Materials and Methods
Plant Material and Field Experiments
We investigated 229 accessions from a worldwide B. napus collection which were divided into two panels of 96 and 133 accessions. The 96 accessions of panel 1 are part of a core collection, established during a European project on genetic diversity in Brassica crop species (http://documents.plant.wur.nl/cgn/pgr/brasedb/brasresgen.htm, Table A1 in Appendix). In 2007/2008 panel 1 was grown over winter near the city of Giessen (University of Giessen) in central Germany and near Holtsee in Northern Germany (NPZ Lembke Company, Hohenlieth, Germany). The experiments were performed as a randomized complete block design (RCBD) with two replications and 1.75 m × 2.50 m plots with 100–120 seeds per plot or in case of limited seed availability 50–60 seeds per plot. Seeds were harvested from six to eight open pollinated plants per plot and used for tocopherol and seed quality measurements. Phenotypic data of panel 1 were obtained from 91 B. napus accessions grown at both locations. The accessions “Wolynski,” “Ridana,” and “Ramon,” were grown only in Giessen whereas “Tapidor” and “Ningyou 7” were planted only in Holtsee (Table A1 in Appendix).
The second panel 2 consisted of 133 of the 140 B. napus accessions which were assessed by Wang et al. (in preparation) and represented a worldwide collection of rapeseed accessions including spring, semi-winter type, and winter type rapeseed cultivars. This panel was grown in 2008/2009 and 2009/2010 at Jingzhou, China (Hubei Province) as a RCBD with three replications and 3 m2 plots with 30 plants. For panel 2, phenotypic data were obtained for 133 B. napus accessions, grown in 2008/2009, and for 109 B. napus accessions grown in season 2009/2010.
Tocopherol and Seed Quality Traits Measurements
Contents of α-, γ-, and λ-tocopherol in seeds were determined by HPLC (Schledz et al., 2001; Dähnhardt et al., 2002; Falk et al., 2003). For the extraction, 30–80 mg seeds were disaggregated in 1500 μl n-heptane. The solution was incubated at −20°C for 2 h and 20 μl was used for HPLC analysis. Separation of tocopherols was performed on a silica gel column (5 μM LiChrospher® Si 60, Merck) using a mobile phase consisting of an n-heptane/isopropanol-mixture (99 + 1; v + v). Quantification of tocopherols was done by fluorescence detection (excitation at λ = 290 nm, emission at λ = 328 nm). To identify specific tocopherol forms, the retention times were compared with standards of Merck’s tocopherol kit (Merck, Darmstadt, Germany) and for each tocopherol form a calibration was conducted by correlating the concentration of the single forms with the signal output. The concentrations of the analyzed samples in this study were within the linear range of the calibration. Only minor traces of β-tocopherol were obtained, which were not further analyzed during this study. TTC was calculated as the sum of ATC, γ-tocopherol content (GTC), and δ-tocopherol content (DTC) and the tocopherol composition was expressed as the ratio of α- and γ-tocopherol (AGR).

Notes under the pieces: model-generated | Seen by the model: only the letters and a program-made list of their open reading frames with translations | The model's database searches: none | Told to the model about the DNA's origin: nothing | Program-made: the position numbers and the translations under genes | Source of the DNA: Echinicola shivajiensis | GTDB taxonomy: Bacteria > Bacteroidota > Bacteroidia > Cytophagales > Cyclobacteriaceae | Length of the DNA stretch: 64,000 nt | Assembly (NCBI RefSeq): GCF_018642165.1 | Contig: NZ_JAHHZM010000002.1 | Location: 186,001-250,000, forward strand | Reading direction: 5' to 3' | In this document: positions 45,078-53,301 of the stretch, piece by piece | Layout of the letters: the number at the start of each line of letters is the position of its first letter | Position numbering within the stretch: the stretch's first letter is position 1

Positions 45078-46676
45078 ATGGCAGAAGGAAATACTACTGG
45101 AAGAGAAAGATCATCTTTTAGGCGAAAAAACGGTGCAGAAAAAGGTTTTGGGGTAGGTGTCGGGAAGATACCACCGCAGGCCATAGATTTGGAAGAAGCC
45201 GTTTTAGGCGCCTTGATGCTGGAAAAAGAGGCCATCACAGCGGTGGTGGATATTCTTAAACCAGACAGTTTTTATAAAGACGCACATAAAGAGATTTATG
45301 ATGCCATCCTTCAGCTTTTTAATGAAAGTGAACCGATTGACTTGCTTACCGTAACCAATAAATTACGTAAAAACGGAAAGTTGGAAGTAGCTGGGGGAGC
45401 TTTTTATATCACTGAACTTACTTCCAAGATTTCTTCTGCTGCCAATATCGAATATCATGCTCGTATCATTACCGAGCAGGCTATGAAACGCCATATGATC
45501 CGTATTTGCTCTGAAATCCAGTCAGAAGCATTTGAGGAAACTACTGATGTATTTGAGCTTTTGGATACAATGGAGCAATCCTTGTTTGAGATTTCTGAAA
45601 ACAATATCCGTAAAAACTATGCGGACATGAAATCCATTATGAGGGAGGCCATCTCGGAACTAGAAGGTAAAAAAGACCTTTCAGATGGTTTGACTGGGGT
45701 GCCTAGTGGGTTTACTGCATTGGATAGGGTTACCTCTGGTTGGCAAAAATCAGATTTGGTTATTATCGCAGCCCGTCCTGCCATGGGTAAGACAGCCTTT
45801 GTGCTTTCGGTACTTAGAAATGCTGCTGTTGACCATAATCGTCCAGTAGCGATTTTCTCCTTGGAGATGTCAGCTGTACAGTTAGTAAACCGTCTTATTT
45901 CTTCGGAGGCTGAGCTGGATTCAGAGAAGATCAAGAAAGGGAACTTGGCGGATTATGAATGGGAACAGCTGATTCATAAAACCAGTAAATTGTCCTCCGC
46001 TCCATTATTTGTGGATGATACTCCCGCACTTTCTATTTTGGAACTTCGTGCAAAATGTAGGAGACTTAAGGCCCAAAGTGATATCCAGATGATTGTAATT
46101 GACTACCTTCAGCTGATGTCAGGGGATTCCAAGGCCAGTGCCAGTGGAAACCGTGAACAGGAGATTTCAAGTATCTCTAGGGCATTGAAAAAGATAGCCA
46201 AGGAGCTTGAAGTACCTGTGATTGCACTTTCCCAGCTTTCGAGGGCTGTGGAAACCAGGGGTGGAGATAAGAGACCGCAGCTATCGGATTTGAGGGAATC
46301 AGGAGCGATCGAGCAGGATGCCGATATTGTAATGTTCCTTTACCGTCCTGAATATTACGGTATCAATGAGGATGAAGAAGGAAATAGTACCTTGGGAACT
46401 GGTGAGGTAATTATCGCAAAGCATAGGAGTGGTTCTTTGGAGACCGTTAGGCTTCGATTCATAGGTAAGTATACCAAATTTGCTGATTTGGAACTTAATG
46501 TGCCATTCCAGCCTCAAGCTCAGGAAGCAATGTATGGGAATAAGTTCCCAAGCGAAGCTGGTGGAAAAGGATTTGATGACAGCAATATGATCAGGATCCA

Glucosinolate (GSL), seed oil (SOC), and seed protein (SPC) contents of all 96 panel 1 accessions were measured by near-infrared spectroscopy (NIRS). From each field plot, two subsamples were analyzed. For NIRS measurements 3–5 mg of intact seeds were used. Individual seed spectra from 1100 to 2500 nm were obtained with a NIRSystem 5000 Autocup sampler (Foss, Rellingen, Germany). Internal seed standards were used as control and analyses were done according to the VDLUFA (Kassel, Germany) calibration equation. The tocopherol content in the oil (OTR) was calculated as the ratio of oil and TTC for which the means of each accession was used.
DNA Extraction and Genotypic Analysis
DNA was extracted from panel 1 accessions grown at the location Holtsee from one single plant per plot using the NucleoSpin® 96 Plant (4 × 96) kit (Macherey and Nagel, Düren, Germany). The DNA concentration was adjusted to 5 ng μl−1 using a TECAN-Freedom EVO 150® robot (Männedorf, Switzerland).